The Batman: Biggest Potential Villain Reveals From The Riddler's Journal

Warning: major spoilers ahead for "The Batman."

"The Batman" took over the box office last week, and it appears that the Riddler (Paul Dano) isn't done with us yet. In the movie, Bruce Wayne and James Gordon's investigation eventually leads them to a website,, which was a pivotal part of Riddler's nefarious master plan. More than its pivotal role in the blockbuster DC film, that same website has long been used in the real world as a component of the film's viral marketing efforts. 

The site, first appearing in December 2021, initially provoked visitors with a series of riddles that gave the reward of a cipher to the intelligent souls that correctly answered them. Well, despite Edward Nashton's Arkham incarceration he's evidently found a way to continue his interactions with the outside world, today releasing a series of updates that reveal the Riddler's puzzling journals and notes (and which happen to promise a comeback on subsequent visits).

Clicking the new site now releases a cryptic message from Arkham, and going deeper inside unlocks a downloadable zip file full of his evidence and journals (yes, it's safe to download THIS mysterious file from the internet ... at least it was for me). You've seen many of these materials before if you've watched "The Batman," but there are many more potential hints where that came from if you're willing to dig a little deeper. Which I did, like Alfred, so Bruce Wayne doesn't have to! Here are the biggest teases from this swath of materials, from the most direct to the most subtle. 

He wrote of JOKES and riddles

"The Batman" features a scene following Riddler's incarceration in Arkham that suggests his newfound friendship with another famous Gotham villain. Riddler, deeply upset about Batman's perceived betrayal and thwarting of his well-developed plans, is ranting away in his Arkham cell. In the film, the barely-seen new character (played by Barry Keoghan) comforts Riddler before emitting an odd laugh. "One day you're on top, the next you're a clown. Well, let me tell you, there are worse things to be," the prisoner tells him. "Don't be sad. You did so well, and you know Gotham loves a comeback story."

You can probably guess who that character is intended to become, and an earlier cut of the film had another, now-deleted scene with the character. Clicking on Riddler's site teases that the pair indeed have a newfound friendship and future plans for Gotham, as the Riddler states from Arkham's depths:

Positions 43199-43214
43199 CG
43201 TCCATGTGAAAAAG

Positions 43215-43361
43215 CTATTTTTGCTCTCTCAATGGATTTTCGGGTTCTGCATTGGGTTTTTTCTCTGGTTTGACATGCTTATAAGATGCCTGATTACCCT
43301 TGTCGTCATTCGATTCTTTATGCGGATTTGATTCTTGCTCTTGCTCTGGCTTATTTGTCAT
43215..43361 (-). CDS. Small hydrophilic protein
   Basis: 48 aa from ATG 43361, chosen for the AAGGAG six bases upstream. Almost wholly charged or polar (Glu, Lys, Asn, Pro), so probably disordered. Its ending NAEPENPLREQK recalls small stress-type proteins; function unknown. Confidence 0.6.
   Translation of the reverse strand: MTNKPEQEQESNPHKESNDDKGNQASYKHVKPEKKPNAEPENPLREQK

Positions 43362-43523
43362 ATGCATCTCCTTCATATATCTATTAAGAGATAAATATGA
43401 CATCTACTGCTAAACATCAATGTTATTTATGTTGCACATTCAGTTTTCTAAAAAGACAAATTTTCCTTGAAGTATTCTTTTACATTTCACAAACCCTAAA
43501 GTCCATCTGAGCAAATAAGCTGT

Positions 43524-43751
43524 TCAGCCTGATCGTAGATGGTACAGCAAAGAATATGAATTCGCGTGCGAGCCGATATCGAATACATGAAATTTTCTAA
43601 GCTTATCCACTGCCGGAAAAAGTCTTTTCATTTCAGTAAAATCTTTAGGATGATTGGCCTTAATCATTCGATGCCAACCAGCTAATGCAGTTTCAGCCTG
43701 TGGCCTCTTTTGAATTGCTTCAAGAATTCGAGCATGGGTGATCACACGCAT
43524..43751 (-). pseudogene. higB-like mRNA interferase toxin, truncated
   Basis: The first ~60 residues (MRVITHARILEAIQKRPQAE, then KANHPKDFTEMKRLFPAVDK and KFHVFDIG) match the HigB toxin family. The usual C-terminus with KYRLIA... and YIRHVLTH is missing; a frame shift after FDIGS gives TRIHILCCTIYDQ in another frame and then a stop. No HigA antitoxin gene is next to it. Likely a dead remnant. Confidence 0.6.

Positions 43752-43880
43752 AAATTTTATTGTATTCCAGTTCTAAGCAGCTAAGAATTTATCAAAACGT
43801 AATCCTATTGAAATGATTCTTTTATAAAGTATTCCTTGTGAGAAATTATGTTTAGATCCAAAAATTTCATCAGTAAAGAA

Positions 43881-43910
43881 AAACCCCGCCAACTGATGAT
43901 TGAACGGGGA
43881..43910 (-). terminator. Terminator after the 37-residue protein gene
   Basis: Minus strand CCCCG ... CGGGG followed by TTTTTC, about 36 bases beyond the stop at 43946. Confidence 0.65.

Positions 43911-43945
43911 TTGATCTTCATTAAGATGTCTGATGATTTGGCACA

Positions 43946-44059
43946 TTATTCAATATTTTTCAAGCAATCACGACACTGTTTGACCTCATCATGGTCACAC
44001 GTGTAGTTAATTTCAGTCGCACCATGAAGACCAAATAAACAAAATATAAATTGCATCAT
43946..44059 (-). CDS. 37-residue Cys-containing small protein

"You've come this far. Now, let's see if you're willing to discover more. While you unmask everything that has yet to be revealed, I'm safe here. With my new friend. We will see you soon."

Buried in Riddler's journals is yet another, more interesting tease of the nefarious villain we know as Joker. Following a host of journal entries where Riddler chides Gotham and expresses his desire for revenge on behalf of his pain and orphans everywhere, the last journal entry (July 21st) before the journal becomes increasingly unintelligible repetition also teases the "Clown Prince of Crime."

It's a clear nod to Joker in Riddler's acknowledgment that "sometimes I don't know whether to laugh or cry [...] but I am not the one who laughs, I am the one who confronts, who challenges, who does not give up!" With the site itself reminding us of his newfound friendship with the criminal who may yet become Joker, alongside this clear detail, we're clearly not done with the Clown Prince of Crime yet.

That Martha Wayne photo is a little bit STRANGE

Another subtle detail that could herald a major villain is buried in a single photo. The picture, which we see briefly in the film, is from Martha Wayne's time of incarceration in Arkham. In the film, it was solely used as evidence of the Wayne family misdeeds — namely, Carmine Falcone's murder of the reporter who sought to leak them as an attempt to gain leverage over Thomas Wayne. All the focus in the film on Martha Wayne in the photo obscures a potential villain who may be hiding in plain sight: Hugo Strange, one of Batman's first recurring villains, and a formidable one (both physically and intellectually) with a deep background in both psychology and chemistry.

You can see Professor Strange (who I won't call Doctor Strange here, because no one needs that confusion) in the image above. While he's had slightly different looks in earlier eras (noticeably regarding animated adaptations that give him varying degrees of hair), the bald head is classic Strange, alongside a gloriously maintained chin strap beard and coke bottle glasses. Now look at the gentleman in front of the orderlies and Martha Wayne in the Riddler's Arkham photos: